‘I’ve got a wonderful flight planned for you’, said the pilot of our Boeing 736 to Houston. His tone was undeniably cheery. ‘Please enjoy it, and please also enjoy the wonderful crew we have on board today’. It was barely breakfast time and love was pouring out of this guy. I wondered whether he was a believer, or whether he’d been swotting up on some self-help books or whether he was in fact on the edge of a nervous breakdown. He seemed so calm and level though, so damn happy, and my own morning grumpiness after a night of zero sleep was accentuated. I was both envious and hateful. How dare he?!
As the airplane engines started to roar and the strong sun shone through the windows and reflected off of the wing, I gazed out at the snow-capped Cotopaxi and contemplated my months in South America. Butterflies filled my stomach, feelings of excitement and apprehension and adventure. And a little bit of sadness. Was I ready to leave?
We lifted off, the size of Quito only really appreciated from the air with its dense sprawl of colourful buildings spreading out and up into the hillsides. And somewhere down there was Rosario in Laundry Practika and Luz in Hostel Galapagos and Edith in the Simon Bolivar Spanish School. And all the other people I’ve met in Ecuador and Peru came into focus: Frank and Kelvin at Andes Camp, Sonia of Casa de mi Abuelo, Eran and longer-suffering Chen for being my travel buddies and putting up with my chaos, and so many other interesting and crazy and fun people who shared moments in my journey including Argentinian Juli who hated all the backpackers who ‘just drinking and f***ing’ and ‘I’ve come here to learn something’ Matt and ‘Oh my god’ Miranda, and Gareth from Tourist2Townie and Robin and Avi and Rebecca and Dan and Amy and Hernan and Cait and Pablo and Raz and Matthius and Penny and Alanna and Katey, and, oh so many more. A rich mix of randoms. Gotta love it.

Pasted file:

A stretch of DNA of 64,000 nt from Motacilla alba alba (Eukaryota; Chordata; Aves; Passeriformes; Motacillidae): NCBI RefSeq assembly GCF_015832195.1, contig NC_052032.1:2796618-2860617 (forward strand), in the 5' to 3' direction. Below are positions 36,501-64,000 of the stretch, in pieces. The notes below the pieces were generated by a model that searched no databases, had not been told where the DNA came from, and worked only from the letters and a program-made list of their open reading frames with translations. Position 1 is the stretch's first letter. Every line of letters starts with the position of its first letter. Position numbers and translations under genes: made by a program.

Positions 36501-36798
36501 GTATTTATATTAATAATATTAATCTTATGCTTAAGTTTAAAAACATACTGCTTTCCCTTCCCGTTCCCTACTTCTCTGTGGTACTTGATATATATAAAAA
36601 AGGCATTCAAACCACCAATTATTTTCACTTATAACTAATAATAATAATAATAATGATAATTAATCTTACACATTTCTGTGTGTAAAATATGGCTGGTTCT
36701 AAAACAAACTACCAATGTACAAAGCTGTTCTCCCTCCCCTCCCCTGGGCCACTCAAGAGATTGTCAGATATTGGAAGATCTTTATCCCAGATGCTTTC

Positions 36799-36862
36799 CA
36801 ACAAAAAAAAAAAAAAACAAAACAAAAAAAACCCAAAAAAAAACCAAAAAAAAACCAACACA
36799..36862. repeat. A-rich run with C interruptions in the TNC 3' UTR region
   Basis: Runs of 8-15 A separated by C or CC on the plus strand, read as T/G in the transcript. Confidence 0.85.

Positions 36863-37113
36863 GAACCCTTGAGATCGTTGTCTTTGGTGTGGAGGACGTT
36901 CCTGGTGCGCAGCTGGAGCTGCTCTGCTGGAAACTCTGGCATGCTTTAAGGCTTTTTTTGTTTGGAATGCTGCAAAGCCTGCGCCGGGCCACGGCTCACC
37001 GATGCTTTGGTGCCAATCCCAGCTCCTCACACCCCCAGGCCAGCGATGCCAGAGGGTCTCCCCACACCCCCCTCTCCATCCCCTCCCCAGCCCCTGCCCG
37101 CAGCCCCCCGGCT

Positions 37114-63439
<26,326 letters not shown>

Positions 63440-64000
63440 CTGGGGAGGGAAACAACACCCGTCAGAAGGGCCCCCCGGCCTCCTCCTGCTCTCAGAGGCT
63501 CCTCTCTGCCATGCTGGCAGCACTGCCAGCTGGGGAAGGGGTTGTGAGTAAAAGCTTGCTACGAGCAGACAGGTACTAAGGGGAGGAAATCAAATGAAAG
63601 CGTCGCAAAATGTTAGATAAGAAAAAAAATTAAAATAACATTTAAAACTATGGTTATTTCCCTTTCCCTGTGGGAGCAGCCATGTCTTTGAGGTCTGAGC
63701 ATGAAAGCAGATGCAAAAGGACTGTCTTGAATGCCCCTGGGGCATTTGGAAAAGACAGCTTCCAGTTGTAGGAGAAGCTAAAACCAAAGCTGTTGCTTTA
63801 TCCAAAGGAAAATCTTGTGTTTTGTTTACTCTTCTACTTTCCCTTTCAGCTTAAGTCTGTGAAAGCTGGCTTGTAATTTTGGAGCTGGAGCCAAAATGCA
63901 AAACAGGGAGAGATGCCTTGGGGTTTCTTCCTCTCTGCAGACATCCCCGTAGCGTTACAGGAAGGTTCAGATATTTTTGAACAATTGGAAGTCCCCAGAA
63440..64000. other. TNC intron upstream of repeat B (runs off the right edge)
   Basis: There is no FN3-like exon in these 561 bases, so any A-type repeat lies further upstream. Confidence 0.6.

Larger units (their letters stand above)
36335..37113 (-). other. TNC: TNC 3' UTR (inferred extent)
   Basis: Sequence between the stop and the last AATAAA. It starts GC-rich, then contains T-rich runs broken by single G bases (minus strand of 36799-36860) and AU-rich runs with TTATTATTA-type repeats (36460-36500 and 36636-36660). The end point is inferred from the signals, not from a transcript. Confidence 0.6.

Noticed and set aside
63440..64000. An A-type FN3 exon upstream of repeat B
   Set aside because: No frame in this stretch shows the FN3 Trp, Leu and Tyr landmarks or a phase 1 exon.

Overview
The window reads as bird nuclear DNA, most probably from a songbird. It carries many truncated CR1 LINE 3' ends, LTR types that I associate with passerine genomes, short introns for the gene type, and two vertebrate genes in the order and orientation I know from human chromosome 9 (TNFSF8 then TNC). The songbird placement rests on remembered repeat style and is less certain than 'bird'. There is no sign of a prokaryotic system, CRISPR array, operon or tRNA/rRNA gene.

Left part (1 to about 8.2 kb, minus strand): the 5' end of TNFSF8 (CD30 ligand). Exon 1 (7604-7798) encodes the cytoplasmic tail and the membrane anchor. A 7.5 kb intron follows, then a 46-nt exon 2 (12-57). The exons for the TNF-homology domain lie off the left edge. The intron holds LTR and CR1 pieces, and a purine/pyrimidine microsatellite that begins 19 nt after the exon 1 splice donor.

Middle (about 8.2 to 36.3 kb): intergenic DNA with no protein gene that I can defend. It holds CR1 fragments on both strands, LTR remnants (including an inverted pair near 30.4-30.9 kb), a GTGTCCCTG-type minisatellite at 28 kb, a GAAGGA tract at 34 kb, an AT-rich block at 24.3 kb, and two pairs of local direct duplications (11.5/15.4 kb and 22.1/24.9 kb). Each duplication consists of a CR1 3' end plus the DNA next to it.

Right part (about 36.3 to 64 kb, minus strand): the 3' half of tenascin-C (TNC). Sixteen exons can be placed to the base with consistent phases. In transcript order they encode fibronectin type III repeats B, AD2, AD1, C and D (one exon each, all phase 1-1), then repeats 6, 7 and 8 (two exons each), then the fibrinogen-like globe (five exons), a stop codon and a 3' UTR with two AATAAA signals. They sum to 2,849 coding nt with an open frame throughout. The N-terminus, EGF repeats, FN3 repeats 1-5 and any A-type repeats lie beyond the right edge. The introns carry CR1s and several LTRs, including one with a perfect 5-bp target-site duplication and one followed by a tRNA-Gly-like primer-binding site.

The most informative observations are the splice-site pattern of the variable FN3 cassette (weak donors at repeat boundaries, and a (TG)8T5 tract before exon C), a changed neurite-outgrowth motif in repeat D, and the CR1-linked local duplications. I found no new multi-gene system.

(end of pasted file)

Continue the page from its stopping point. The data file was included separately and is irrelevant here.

My memories of Peru will forever be linked to colour palette and environment: a yellow, rocky, dusty and inhospitable backdrop of flat desert scrubland and amazing sand dunes that reach high into the sky (the exception would be the jungly area of Machu Picchu, but I’m talking overall impressions here). Accompanying the desert landscape was a desert climate: hot and dry during the day, cold and crisp at night when chullos and woolly jumpers were a welcome wardrobe addition (llama patterned, of course). The heights of Peru caused me some problems, although I loved what some of those magical places had to offer. Pasturori and Churup? Wow. Worth every last bit of headache and shortness of breath.
Distances between places in Peru took some getting used to, but before long, a ten-hour journey seemed short-haul. And then there was the luxury bus travel, luxury compared to Ecuador, luxury compared to anywhere I’ve been but costing a relative premium.
I enjoyed Lima, I could live there, however Cusco grew on me with its straight-talking shoe shiners (‘very dirty your shoes’) and great places to hang out, like Maracuyea and Wachumas and The Real McCoys. But Peru was considerably more hassly than Ecuador, more desperate in some respects with kids sent out to sell sweets and old, shrivelled men making approaches for money, shaky hands outstretched. Poverty and financial disparity were visible here.
Food highlights from both Ecuador and Peru have to be quinoa and juices of all sorts. It’s official: I am in love with quinoa soup and its wholesome, tasty goodness. I got over my vegetable smoothie phobia, stocking up on vitamins whenever I could by drinking orange and carrot blends (I also tried aloe vera and strawberry, tasty, great option!). Humitas were another favourite of mine and don’t forget the trusty empañada in all its various guises. Rarely a disappointment, the cheese and sugar combo was a surprise hit for my taste buds.